Lake Mead from Jimbilnan Wilderness
Jimbilnan Wilderness is an 18,879-acre property wholly contained within Lake Mead National Recreation Area. The name supposedly comes from the names of the National Park Service folks who surveyed the property. Jimbilnan Wilderness is separated from Pinto Valley Wilderness to the west by a 4WD road corridor. The east and south boundaries are just above the water's edge on Lake Mead. The northern boundary runs along the centerline of Echo Wash and the northwestern boundary is just off North Shore Drive.
Jimbilnan Wilderness is partly filled with the eastern end of the Black Mountains, a rugged but low-elevation mountain range. The big change in topography comes along the line of bluffs above the edge of Lake Mead. Most of the property is composed of slightly sloping alluvial fans. On most of the property, the elevation only varies between 2,700 feet and 3,000 feet.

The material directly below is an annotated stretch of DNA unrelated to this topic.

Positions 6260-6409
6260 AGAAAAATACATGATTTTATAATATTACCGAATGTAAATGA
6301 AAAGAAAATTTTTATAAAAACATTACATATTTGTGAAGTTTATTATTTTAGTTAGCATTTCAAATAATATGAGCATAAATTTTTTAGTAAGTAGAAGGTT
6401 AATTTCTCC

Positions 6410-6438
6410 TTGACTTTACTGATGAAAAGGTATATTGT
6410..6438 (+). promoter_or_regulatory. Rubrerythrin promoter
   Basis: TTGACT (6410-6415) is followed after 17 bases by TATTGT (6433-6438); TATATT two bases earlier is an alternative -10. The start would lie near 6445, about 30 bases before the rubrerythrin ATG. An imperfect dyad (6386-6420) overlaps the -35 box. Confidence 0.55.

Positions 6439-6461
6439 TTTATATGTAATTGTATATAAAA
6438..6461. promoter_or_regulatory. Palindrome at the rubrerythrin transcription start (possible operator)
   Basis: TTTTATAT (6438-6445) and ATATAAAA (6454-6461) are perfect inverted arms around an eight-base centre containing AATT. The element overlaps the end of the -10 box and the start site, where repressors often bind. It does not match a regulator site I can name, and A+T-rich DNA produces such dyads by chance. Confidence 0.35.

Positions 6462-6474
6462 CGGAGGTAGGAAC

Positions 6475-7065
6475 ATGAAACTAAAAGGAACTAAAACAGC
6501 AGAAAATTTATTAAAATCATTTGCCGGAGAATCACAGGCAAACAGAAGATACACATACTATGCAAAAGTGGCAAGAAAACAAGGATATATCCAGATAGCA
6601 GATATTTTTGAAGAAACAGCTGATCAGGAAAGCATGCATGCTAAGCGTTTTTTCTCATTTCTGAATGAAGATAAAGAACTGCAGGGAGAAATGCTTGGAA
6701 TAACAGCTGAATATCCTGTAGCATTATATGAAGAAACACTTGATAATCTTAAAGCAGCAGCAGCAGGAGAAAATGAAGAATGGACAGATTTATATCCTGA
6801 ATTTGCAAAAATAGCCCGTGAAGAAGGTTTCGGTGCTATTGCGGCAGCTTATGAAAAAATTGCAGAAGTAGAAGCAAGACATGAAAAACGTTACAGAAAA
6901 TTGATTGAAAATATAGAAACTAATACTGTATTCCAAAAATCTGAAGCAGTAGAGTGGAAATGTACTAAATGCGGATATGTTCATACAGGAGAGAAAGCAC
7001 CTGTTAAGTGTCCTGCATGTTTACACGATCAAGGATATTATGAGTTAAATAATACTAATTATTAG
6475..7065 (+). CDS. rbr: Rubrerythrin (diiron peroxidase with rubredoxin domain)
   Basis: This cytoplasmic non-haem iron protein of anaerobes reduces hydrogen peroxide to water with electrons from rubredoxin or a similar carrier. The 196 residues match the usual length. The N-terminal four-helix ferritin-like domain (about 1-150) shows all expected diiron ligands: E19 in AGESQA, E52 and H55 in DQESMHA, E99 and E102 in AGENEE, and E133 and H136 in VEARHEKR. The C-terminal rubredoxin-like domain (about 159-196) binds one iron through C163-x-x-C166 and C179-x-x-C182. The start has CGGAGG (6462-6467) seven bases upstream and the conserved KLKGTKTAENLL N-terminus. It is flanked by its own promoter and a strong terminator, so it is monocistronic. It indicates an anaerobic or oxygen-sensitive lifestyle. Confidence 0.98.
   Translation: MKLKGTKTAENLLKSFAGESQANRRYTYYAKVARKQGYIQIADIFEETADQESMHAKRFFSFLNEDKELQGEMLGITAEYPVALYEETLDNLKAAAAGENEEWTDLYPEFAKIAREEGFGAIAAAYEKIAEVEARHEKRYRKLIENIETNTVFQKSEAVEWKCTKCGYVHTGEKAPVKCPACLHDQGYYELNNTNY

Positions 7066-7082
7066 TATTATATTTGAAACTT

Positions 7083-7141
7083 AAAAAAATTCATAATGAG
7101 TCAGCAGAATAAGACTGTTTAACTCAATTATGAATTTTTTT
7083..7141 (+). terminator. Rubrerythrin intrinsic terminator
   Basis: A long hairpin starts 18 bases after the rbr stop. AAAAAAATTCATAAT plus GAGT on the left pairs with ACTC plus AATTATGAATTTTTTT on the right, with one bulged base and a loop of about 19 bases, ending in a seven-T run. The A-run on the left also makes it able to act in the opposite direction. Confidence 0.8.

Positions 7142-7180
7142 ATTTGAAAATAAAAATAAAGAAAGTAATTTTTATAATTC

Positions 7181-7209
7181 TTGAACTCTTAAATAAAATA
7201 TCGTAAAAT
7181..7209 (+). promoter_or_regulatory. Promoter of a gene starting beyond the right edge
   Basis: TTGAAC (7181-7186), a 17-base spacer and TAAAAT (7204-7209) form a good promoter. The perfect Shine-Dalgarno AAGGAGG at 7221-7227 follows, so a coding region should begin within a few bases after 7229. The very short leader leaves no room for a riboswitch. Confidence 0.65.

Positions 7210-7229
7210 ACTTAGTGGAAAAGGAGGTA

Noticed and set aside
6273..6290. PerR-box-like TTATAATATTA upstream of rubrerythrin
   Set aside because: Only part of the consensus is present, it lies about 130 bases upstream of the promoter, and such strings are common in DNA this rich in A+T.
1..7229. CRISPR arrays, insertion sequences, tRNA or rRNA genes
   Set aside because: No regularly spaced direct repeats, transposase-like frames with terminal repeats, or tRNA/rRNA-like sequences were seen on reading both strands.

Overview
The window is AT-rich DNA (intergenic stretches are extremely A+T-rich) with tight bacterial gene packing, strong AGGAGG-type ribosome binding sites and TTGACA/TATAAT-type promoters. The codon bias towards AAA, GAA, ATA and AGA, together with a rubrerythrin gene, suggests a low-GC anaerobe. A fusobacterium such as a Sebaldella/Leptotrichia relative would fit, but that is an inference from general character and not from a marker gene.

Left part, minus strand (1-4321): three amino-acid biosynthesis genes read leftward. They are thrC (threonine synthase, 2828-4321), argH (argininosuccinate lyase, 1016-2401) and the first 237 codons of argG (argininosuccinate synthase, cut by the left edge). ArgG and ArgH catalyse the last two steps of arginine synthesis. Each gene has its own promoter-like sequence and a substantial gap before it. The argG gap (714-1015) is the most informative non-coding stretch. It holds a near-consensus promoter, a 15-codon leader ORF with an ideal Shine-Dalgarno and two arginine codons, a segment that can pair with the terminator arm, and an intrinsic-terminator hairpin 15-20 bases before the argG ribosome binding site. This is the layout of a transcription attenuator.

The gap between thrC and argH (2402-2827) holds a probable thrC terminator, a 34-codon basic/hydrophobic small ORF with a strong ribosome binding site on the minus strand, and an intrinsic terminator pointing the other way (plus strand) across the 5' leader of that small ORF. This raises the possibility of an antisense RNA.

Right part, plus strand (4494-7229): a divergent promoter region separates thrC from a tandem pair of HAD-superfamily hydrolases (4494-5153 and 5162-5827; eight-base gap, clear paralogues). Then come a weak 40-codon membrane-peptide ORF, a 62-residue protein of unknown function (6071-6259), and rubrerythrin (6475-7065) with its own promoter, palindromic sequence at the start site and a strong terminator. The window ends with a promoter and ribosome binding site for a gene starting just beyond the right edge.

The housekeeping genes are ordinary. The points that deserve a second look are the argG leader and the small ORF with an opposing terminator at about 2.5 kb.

This is definitely Mohave Desert country: yucca, some Joshua tree, a bit of other cactus and a sparse creosotebush scrub with a lot of open sand and gravel. The sand dunes in Jimbilnan Wilderness are also known to be habitat enjoyed by two extremely rare plants: the sticky buckwheat and the Beaver Dam milkvetch.
Map courtesy of National Geographic Topo!